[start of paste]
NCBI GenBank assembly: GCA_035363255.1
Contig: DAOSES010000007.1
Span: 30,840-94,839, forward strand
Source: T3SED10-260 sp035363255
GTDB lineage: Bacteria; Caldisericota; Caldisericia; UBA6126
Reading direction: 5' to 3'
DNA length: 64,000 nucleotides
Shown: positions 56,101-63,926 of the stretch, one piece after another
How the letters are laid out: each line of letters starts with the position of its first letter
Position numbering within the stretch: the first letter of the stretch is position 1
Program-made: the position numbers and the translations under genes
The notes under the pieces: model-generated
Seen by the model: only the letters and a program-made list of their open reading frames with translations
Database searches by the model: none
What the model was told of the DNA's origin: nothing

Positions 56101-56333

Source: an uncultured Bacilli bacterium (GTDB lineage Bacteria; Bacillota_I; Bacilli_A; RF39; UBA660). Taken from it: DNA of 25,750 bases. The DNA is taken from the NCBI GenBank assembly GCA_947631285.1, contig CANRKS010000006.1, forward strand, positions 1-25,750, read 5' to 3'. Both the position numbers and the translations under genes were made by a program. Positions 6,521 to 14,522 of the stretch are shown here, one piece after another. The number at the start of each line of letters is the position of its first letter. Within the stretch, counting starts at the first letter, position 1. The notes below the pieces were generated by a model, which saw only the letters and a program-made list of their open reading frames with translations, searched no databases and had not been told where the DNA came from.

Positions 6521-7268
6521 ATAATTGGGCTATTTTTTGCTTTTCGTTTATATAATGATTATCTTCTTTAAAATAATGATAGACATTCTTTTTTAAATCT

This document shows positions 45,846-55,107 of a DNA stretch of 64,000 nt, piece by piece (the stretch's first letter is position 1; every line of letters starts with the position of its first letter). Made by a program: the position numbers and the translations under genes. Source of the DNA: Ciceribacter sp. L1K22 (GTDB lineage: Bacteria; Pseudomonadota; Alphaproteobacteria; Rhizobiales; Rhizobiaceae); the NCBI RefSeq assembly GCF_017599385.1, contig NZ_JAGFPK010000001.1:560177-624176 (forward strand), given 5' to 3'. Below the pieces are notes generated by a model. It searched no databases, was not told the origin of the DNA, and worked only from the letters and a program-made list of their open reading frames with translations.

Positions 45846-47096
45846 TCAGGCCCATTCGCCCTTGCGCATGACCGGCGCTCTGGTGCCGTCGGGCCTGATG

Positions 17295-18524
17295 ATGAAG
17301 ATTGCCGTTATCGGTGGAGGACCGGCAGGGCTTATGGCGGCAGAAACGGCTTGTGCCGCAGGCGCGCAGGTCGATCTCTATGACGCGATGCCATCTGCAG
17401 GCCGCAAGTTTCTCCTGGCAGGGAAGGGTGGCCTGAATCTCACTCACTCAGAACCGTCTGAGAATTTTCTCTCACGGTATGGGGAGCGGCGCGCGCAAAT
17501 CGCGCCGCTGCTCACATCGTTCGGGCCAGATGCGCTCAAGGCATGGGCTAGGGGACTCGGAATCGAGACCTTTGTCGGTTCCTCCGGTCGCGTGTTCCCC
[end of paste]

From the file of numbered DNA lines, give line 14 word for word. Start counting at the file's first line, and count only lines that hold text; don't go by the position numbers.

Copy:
Database searches by the model: none